My birding intensified from that point on. I was obsessed, waking well before daylight and going out every morning. But with the Snowy Egret secured, I really had very little to search for in June. My searches were mostly after Henslow’s Sparrows and breeding Marbled Godwits in the very northeastern corner of the county, both of which were long shots. But I pressed on. Day after day I pushed myself out the door trying to make something happen. I’m a very impatient person. Even though I had half a year to reach my goal with just one bird, I wanted it now. I was driving myself crazy.
When it came time to visit family in northern Minnesota in late July, I didn’t want to go. I was afraid to go. That’s always when something good happens at home.
July 30, 2 AM: The Gift
I had made it through the up north trip without a birding emergency happening back home. Whew. We were scheduled to head home the morning of the 30th. We went to bed on the 29th, and I was awakened by my daughter who had a bad dream. After I got her settled down, I looked at my phone to check the time. On my homescreen I saw two emails that had come in while I was sleeping–one an eBird rare bird alert and the other an eBird needs alert for KANDIYOHI COUNTY!! What the?! I was wide awake now. Not many people bird in Kandiyohi County, let alone eBird in Kandiyohi County, let alone find rare birds and especially rare birds that I’ve never seen in Kandiyohi County. I couldn’t open the emails fast enough. Our county had a visiting superstar birder whose incredible find had tripped both alerts. Kathleen MacAulay known for many incredible finds, including a state record Mottled Duck, had unearthed a rare bird that is incredibly hard to discover because of its choice of habitat. Kathleen had found an entire family of Common Gallinules at a wetland I had never birded. I was in shock. Finally, finally, we got a gift bird–something that had been missing the first half of the year. Usually every year holds one or two random bird surprises. So far we hadn’t had one. All the rare birds I had seen in the county this year were reasonable expectations that were targeted and found. I couldn’t sleep the rest of the night. I knew that #251 was as good as in the bank since these Gallinules had young. I just had to get 265 miles across the state. That next morning the minutes felt like hours as we got ready to leave.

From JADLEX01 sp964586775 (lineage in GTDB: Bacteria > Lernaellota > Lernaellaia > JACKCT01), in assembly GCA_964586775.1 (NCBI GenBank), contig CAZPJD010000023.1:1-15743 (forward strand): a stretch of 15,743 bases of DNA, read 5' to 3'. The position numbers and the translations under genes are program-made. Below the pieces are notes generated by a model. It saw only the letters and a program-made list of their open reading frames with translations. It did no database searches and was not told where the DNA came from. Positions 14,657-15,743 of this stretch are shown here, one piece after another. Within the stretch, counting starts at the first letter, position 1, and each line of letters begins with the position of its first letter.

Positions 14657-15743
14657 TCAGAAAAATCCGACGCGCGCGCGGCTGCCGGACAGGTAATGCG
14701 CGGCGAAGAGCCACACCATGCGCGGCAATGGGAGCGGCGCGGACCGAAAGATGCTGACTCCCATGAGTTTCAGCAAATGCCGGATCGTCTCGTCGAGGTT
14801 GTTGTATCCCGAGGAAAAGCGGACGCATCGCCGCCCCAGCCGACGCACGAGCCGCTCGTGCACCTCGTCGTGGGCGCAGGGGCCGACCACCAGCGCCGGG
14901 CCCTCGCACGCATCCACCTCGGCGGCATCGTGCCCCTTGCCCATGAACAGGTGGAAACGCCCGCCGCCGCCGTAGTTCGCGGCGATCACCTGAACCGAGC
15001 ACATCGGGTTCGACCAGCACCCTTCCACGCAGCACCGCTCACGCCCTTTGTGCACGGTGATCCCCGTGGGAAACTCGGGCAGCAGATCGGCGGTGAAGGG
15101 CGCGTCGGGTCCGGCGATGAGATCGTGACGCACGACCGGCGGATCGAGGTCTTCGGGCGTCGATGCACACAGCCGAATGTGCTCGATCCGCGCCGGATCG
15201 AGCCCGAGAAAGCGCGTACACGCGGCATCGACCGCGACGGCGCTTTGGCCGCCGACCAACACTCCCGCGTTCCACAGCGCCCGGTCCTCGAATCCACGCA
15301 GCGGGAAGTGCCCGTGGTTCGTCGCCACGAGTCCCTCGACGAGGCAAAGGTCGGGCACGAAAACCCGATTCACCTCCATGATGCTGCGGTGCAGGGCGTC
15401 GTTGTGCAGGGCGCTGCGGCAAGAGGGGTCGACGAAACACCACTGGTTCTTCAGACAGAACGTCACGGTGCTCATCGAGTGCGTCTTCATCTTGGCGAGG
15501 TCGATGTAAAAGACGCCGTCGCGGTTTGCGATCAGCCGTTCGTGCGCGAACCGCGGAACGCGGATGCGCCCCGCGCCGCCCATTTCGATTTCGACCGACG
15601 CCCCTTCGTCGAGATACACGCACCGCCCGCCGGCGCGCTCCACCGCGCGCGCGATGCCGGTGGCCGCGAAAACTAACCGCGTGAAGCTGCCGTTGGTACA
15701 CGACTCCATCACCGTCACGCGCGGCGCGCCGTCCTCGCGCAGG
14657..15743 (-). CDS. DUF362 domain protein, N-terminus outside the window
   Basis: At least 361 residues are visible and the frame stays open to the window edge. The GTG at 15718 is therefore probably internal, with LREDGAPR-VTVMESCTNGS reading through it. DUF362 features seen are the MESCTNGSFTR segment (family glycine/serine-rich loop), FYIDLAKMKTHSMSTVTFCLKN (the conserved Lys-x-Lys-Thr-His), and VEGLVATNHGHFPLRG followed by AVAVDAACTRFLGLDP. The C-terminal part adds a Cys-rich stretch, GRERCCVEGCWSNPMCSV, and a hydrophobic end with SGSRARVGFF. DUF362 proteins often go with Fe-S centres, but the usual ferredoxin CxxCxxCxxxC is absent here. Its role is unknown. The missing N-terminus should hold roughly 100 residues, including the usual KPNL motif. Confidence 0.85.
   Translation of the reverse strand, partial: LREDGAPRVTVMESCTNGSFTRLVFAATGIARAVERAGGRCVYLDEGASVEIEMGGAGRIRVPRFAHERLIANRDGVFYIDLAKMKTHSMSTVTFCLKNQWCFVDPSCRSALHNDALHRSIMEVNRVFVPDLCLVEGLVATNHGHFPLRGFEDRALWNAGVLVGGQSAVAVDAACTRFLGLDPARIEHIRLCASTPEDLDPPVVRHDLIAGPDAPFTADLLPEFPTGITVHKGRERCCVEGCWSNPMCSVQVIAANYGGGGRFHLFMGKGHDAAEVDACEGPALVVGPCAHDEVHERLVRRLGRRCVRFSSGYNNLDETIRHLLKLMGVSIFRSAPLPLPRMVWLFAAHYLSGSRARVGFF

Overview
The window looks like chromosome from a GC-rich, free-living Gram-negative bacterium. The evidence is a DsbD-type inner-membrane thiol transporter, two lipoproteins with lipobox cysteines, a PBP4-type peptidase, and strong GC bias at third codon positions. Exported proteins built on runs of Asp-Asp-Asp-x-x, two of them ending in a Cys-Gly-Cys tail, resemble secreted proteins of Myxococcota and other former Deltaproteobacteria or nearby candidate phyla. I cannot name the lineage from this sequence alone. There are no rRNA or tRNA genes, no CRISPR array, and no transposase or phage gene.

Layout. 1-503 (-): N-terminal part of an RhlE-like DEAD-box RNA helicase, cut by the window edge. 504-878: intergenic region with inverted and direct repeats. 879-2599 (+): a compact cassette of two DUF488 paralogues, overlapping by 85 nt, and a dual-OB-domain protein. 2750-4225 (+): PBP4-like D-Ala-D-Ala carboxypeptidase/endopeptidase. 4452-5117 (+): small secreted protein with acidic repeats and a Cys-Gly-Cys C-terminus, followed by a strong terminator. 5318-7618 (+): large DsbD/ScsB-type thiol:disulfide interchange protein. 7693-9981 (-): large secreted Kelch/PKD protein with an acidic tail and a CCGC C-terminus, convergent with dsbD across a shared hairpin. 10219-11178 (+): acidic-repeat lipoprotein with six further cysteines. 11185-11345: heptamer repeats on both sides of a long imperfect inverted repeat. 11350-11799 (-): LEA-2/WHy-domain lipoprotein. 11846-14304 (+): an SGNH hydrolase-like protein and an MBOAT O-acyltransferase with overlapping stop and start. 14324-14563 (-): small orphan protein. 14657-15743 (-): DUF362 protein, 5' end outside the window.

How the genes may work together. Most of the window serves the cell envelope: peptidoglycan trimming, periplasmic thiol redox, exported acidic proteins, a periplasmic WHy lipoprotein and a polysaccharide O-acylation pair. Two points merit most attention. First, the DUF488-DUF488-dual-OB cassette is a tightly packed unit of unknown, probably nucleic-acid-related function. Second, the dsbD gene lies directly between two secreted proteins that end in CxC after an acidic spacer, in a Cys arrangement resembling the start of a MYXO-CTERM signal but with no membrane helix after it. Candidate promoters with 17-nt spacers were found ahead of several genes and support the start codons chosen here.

July 30, 5 PM: #251–Common Gallinule!
Not only did I have to get my family back home, but then I had another half hour trip to the location of these Gallinules. But finally I made it there. Others had seen the birds a few hours earlier. I was patient but I wasn’t patient. I knew it would happen, but I wanted it to happen instantly. While I watched the small corner of the cattail slough, I caught sight of my second county Least Bittern.
The Bittern was a fun find, but I wanted to see those Gallinules bad. I did hear one of the adults vocalize at one point, so it was officially notched. Since it was such a monumental bird, though, I really wanted to see it. Finally, patience paid off as I spotted one of the babies.
And then I saw two of the babies with one of the parents.